Short message service (SMS) has been a savior for China's Big-Three Internet portals in helping them to achieve profitability. Now the sector needs a real revenue earner, and online advertising is its sacred cow. Zhu Shenshen explains why more and more advertisers are warming up to the huge potential that the online medium presents.
Having firmly tapped into the revenues from short message service during the past two years, Chinese Internet portals have gone back to the basics in online advertising, something they believe is a source for greater income.
Chinese internet portals, particularly the Big-Three - Sina, Sohu and Netease - were forced into survival mode just as recently as a year ago. The portals had to endure through tough times during a wave of worldwide corporate advertising freezing that occurred in the wake of the September 11, 2001, terrorist attacks in the United States.
At the time, the Big Three, all of which are traded on the technology-heavy Nasdaq market, were largely shunned by advertisers. This scenario shed light on the profitability of the portal industry's non-advertising business, such as SMS which had caught on big time especially among young consumers.
Now, the enthusiasm of chief executives for SMS has lessened as they realize the potential of online advertising.
"It seems that online advertising is a much more powerful engine for profit than those non-advertising businesses," said Sun Weijia, an analyst with Analysys Consulting Co, an information technology consulting firm. "And that's the rule of the industry."
Obviously, SMS, or a makeshift part of a Website's business, could be used to boost its revenue. But for Internet portals, the lifeline is advertising, analysts say.
Indeed, the change in attitude toward online advertising has its roots in a policy change by the country's largest mobile operator.
In early August, China Mobile told its contracted Internet service providers (SP) that it wouldn't collect SMS service fees anymore from consumers on their behalf. The fees were previously collected through cell phone bills.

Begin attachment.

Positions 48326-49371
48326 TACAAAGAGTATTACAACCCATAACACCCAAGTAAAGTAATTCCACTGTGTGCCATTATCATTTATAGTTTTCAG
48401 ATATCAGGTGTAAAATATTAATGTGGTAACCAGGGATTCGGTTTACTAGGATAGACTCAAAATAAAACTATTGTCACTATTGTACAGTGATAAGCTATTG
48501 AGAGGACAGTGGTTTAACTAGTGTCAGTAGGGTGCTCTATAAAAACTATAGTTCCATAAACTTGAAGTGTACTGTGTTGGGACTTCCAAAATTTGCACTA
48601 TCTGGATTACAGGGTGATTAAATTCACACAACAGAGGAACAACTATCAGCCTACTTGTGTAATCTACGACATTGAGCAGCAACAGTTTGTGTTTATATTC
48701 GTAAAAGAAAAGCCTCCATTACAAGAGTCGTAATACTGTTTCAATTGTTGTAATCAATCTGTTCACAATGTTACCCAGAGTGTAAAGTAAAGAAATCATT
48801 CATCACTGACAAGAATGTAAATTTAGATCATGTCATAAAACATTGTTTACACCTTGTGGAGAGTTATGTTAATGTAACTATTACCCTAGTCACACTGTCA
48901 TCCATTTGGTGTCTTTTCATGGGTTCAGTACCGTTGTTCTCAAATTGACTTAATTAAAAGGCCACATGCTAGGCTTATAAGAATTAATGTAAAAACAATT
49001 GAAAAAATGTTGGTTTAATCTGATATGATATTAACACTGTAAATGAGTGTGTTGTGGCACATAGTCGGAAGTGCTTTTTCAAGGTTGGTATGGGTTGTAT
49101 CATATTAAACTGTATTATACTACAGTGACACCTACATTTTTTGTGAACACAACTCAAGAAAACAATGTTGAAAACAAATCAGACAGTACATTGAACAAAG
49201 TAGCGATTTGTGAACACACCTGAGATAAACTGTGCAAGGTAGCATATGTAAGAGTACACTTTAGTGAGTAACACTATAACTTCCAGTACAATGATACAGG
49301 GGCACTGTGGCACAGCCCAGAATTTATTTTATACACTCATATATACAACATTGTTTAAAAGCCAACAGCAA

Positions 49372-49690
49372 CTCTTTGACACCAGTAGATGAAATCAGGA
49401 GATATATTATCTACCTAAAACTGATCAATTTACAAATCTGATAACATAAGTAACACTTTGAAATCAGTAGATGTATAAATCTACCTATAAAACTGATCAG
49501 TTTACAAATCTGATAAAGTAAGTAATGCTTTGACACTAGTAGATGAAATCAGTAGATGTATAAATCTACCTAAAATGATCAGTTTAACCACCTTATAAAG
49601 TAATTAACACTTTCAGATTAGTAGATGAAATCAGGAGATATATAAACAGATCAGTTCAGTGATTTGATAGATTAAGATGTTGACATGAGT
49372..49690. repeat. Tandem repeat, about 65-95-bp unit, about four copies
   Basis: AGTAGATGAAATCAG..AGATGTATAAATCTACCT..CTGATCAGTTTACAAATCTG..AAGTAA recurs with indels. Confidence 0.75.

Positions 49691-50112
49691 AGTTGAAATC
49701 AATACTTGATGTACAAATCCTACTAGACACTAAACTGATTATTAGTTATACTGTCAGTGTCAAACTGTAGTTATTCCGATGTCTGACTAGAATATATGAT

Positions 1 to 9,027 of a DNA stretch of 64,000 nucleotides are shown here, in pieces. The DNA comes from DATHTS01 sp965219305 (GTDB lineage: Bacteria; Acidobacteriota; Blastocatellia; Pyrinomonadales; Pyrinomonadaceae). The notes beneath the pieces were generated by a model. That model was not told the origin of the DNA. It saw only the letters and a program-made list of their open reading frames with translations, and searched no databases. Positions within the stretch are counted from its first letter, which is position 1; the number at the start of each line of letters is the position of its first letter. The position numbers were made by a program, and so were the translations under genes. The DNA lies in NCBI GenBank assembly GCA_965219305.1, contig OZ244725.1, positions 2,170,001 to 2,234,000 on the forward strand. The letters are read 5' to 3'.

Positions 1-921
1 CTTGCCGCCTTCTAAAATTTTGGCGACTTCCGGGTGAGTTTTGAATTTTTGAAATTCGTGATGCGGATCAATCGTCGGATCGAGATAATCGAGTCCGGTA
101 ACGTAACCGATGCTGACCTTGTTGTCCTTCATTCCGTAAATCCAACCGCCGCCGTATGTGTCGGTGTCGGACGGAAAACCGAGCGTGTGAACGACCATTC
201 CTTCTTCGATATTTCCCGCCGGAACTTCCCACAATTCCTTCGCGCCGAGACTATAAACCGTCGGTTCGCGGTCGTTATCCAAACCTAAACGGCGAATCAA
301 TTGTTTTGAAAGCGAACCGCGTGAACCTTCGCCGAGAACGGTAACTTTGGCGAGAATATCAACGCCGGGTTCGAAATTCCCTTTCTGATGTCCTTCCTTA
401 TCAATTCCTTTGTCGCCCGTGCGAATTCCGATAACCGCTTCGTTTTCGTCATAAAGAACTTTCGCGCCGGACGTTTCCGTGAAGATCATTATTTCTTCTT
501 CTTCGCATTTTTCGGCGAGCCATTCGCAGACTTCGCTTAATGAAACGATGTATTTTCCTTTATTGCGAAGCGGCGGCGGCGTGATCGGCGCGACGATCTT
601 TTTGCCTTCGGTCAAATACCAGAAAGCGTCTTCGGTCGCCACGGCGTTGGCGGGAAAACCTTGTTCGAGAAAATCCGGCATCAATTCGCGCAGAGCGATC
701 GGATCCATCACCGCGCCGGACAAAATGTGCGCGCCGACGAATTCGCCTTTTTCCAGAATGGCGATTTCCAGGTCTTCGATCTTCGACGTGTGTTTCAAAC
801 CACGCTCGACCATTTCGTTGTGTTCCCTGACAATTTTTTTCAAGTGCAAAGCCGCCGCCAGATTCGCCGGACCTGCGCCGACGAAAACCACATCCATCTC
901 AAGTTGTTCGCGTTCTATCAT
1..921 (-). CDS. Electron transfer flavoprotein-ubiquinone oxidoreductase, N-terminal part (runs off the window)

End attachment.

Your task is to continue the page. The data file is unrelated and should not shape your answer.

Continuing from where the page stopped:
China mobile reason was that it didn't want to be associated with the erotic content offered by some SPs.
Internet portals mainly provide non-advertising services, including messages, anti-software downloading, online games and fee-based e-mail accounts. Users could buy these services through their handset account.
In the second quarter of this year, non-advertising income occupied more than half of the total revenue of the Big-Three portals. In the past few years, the trio were eager to report the increasing proportions of their non-advertisement revenue among their total revenue.
Despite the fact that the soaring income from non-advertising business had helped the portals achieve profitability, the slim profits still pushed the respective companies to look for further profit avenues.
Netease.com, the first Chinese portal to generate profit by tapping into SMS and online gaming services, eked out a scant US$4,618 of earnings in the second quarter last year.
Sohu and Sina followed suits with both reporting small earnings.
Now that China Mobile has thrown a roadblock for their SMS business, the portals are gearing up for increasing advertising interest.
"Sohu will lure more small and medium-sized domestic enterprise customers to promote themselves through the portal," said Charles Zhang, Sohu chief executive. "That will help Sohu keep a high-speed growth rate in online advertising business during the second half of this year."
Advertising revenue for the portal soared 102 percent in second quarter this year to US$6.8 million from the same period in 2002.
In the same period, Netease.com earned US$2.5 million from ad sales, rocketing 159.3 percent from a year earlier.
"We achieved this result through providing more content on the Website, especially in entertainment and automotive to attract the online surfers," said Sun Dedi, Netease chief executive. "In the future, we will provide more content in new channels to boost our advertising revenue."